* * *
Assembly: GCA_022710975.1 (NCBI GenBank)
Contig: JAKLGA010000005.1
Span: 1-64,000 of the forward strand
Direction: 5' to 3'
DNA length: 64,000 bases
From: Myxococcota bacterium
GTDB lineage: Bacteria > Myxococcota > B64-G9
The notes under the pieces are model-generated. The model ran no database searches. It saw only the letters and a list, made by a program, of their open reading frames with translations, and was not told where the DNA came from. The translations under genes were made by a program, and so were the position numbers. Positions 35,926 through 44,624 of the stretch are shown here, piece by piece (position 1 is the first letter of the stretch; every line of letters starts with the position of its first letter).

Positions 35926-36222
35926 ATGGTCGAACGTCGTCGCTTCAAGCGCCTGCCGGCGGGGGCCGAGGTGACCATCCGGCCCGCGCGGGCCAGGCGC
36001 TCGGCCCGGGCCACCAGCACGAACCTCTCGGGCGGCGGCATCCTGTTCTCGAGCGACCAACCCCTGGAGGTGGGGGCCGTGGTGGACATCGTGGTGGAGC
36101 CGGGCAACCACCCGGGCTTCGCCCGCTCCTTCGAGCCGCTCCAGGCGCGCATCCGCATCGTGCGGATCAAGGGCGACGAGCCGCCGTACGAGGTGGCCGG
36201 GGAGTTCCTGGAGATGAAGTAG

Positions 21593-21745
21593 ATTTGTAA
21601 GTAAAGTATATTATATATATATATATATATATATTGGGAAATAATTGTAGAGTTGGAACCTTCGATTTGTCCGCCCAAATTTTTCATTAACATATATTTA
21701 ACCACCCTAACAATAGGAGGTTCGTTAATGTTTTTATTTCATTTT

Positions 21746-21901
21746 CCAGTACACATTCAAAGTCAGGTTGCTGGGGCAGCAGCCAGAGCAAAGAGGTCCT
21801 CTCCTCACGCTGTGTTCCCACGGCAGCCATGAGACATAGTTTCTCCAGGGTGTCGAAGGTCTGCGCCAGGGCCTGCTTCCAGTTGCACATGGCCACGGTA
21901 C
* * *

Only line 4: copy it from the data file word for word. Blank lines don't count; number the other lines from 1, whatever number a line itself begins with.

Direction: 5' to 3'